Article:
The Real Reason ‘Gilmore Girls: A Year in the Life’ Felt So Disconnected From The Original Series
For the first six seasons of Gilmore Girls, Amy Sherman-Palladino steered her signature characters in whatever direction she saw fit. By the final season, Sherman-Palladino was out, and new writers came on board to finish up the series. While fans are divided on how well season 7 was executed, most seem to agree that the Netflix revival, Gilmore Girls: A Year in the Life, left something to be desired. The revival was entirely disconnected from where fans left off, and there might be a good reason for that.
Gilmore Girls: A Year in the Life felt completely disconnected from the show’s final season
Gilmore Girls fans were thrilled to find out a revival of the series would be made. When the series was released on Netflix in 2016, viewers raced to find out what happened to Lorelai Gilmore and her studious daughter, Rory Gilmore. When all was said and done, fans were a bit perplexed, though. The Rory they found in the revival was completely different from the Rory they left behind in 2007 when the show aired its final season.
Rootless and confused, Rory had taken on a much more obnoxious bent. She was self-serving and incredibly nonchalant about her flailing career. She did almost no emotional maturing. Rory wasn’t the only character people took issue with, though. Lorelai was different, too. Logan Huntzbeger, Rory’s longtime boyfriend, had regressed, and Lane Kim, Rory’s best friend, seemed stuck in a life she had never wanted. While fans still hold out hope for a second revival season, they were largely disappointed in what they found in the first Netflix special because of how disconnected it felt from season 7 of the series.
Kelly Bishop admits Amy-Sherman Palladino didn’t get along with studio executives
Kelly Bishop told Entertainment Weekly that Amy Sherman-Palladino never got along with executives, and would not be controlled by them. She called the talented showrunner a “rebel girl” who walked away from the series because executives would not agree to her terms.
So, what were her terms? Back in 2006, Sherman-Palladino wanted two seasons to finish off Rory and Lorelai’s storylines. Studio executives wouldn’t go for it, insisting the show should be wrapped up with one final season. Instead of condensing everything she wanted to happen into the seventh season, Sherman-Palladino walked. It’s the reason season 7 had such a different feel for fans, and it’s also the reason that the revival felt somewhat disconnected from the outcome of the original show.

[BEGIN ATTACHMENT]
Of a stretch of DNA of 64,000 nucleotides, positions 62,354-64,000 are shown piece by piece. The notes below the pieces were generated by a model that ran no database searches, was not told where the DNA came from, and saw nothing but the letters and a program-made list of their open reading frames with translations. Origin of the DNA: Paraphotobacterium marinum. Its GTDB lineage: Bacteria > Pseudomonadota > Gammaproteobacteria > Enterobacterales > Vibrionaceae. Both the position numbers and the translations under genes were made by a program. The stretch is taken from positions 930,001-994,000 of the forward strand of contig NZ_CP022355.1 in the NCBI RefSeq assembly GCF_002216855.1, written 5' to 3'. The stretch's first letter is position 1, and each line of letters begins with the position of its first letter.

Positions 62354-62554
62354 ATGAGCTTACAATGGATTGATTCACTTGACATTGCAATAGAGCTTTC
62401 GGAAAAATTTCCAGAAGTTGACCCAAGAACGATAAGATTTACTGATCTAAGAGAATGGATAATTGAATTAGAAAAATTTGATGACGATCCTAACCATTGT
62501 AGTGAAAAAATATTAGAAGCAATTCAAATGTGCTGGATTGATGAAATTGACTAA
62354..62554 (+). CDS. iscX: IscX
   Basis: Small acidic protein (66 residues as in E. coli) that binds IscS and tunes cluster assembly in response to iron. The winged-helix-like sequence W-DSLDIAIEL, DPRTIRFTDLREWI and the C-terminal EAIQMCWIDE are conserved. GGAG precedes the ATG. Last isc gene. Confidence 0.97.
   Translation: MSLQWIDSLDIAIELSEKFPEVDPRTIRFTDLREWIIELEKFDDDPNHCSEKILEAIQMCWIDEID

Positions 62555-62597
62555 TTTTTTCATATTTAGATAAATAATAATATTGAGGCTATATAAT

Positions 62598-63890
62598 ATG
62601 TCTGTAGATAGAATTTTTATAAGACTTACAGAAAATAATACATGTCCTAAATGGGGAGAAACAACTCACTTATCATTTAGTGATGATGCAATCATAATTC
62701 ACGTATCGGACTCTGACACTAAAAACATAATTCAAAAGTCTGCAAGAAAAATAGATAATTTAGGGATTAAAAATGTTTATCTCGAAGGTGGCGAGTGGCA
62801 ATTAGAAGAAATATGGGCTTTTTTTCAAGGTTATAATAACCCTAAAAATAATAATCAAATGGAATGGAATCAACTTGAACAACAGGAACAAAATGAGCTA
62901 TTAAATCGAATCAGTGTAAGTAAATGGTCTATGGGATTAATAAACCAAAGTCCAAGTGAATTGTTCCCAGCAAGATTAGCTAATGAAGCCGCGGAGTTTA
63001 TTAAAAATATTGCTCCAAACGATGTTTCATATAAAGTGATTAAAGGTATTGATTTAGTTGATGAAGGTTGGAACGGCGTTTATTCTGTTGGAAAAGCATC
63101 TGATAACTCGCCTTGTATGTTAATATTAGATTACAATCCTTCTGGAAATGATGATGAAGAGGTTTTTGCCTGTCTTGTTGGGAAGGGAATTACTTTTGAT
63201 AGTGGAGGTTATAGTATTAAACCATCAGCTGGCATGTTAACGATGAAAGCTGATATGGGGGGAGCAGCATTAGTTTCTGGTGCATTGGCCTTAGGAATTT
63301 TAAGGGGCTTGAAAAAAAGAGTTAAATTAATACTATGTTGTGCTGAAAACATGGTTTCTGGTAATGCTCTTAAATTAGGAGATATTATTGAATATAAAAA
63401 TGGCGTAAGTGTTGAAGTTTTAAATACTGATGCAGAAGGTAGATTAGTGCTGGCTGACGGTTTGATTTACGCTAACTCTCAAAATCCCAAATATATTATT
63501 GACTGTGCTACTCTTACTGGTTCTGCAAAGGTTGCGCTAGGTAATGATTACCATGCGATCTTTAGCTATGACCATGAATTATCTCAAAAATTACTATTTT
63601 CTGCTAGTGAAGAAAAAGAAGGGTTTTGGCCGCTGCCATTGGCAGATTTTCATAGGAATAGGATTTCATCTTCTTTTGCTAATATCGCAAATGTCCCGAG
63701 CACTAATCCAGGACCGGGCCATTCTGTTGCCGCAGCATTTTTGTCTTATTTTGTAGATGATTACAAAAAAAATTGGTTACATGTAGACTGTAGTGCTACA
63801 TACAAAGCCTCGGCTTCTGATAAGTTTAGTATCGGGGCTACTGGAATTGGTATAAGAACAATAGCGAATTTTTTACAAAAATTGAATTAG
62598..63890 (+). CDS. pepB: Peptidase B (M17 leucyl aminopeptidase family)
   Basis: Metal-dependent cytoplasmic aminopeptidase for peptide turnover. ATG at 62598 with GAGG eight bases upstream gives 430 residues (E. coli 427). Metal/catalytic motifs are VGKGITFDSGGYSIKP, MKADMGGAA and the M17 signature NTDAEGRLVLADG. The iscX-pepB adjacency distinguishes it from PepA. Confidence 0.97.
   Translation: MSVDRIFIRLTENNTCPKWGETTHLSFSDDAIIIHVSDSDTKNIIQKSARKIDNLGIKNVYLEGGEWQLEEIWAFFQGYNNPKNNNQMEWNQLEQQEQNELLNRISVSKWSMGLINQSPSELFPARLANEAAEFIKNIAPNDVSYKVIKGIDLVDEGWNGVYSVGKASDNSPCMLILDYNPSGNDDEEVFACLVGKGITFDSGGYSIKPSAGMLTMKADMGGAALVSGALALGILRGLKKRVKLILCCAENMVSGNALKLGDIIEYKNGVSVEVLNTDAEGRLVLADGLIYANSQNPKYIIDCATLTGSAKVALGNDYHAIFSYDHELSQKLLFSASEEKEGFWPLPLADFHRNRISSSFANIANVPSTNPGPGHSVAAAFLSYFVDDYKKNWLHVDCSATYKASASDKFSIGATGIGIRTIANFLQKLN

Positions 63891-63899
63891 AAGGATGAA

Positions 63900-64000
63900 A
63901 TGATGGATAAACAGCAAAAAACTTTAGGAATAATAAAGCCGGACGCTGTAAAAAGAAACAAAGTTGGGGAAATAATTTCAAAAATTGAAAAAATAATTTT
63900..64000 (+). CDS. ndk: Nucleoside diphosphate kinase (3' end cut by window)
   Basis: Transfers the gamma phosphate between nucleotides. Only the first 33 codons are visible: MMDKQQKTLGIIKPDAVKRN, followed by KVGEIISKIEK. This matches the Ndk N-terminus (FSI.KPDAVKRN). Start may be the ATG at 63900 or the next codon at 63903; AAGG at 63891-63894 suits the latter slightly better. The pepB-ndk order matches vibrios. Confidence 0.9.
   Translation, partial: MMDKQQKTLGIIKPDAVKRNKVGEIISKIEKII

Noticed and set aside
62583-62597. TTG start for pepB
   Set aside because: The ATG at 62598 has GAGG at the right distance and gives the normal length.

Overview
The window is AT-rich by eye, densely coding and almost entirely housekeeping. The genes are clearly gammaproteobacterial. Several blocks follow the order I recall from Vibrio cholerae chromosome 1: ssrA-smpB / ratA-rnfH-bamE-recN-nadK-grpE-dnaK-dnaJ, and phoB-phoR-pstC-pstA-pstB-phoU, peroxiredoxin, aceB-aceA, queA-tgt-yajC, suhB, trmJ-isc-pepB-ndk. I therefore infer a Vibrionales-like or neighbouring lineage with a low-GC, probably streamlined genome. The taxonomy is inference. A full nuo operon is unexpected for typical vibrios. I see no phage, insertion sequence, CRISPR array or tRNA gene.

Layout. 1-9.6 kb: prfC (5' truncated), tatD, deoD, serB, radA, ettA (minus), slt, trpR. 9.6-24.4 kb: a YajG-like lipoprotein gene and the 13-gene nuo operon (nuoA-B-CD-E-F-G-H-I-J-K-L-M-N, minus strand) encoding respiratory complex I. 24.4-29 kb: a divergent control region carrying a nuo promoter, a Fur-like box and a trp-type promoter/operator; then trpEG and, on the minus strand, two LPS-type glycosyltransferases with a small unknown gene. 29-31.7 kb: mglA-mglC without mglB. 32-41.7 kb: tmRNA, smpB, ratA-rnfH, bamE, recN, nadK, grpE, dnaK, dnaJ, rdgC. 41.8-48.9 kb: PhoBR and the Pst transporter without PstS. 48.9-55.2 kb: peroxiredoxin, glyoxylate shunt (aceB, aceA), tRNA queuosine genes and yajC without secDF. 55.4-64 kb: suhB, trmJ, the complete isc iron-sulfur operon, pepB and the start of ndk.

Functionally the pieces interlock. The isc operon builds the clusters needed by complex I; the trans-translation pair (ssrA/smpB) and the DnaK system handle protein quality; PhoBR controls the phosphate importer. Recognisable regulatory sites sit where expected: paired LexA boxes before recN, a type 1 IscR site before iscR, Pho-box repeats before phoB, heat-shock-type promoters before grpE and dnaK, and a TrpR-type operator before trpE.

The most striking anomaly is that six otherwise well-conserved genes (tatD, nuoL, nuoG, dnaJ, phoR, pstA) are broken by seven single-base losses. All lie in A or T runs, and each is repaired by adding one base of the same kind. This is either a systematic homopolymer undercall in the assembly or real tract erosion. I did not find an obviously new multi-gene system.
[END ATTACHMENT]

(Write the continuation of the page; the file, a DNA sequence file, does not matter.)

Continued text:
Amy Sherman Palladino never watched the final season of Gilmore Girls
Sherman-Palladino and her husband, Daniel Palladino, departed the series on less-than-friendly terms. In fact, the conditions were so unfriendly that she refused to watch the final season of the show. During a press event, she admitted that she did not see the final season when it originally ran, and also didn’t watch it before writing the revival series for Netflix. According to TVLine, she said, “…any writer who was so emotionally connected to something and then pulled out of it is going to find it very hard to go back into that world and not feel like you either want to slit your own wrist and die slowly in a swimming pool, or be angry or be jealous.”
While someone filled her in on the basic plot points, like Lane’s pregnancy, she didn’t allow what happened in the last season to impact her revival. That may explain why Logan was working for his father again, and why Rory seemed to have so few bylines to her name. It also explains why elements of the revival made absolutely no sense to fans who had viewed Gilmore Girls in its entirety.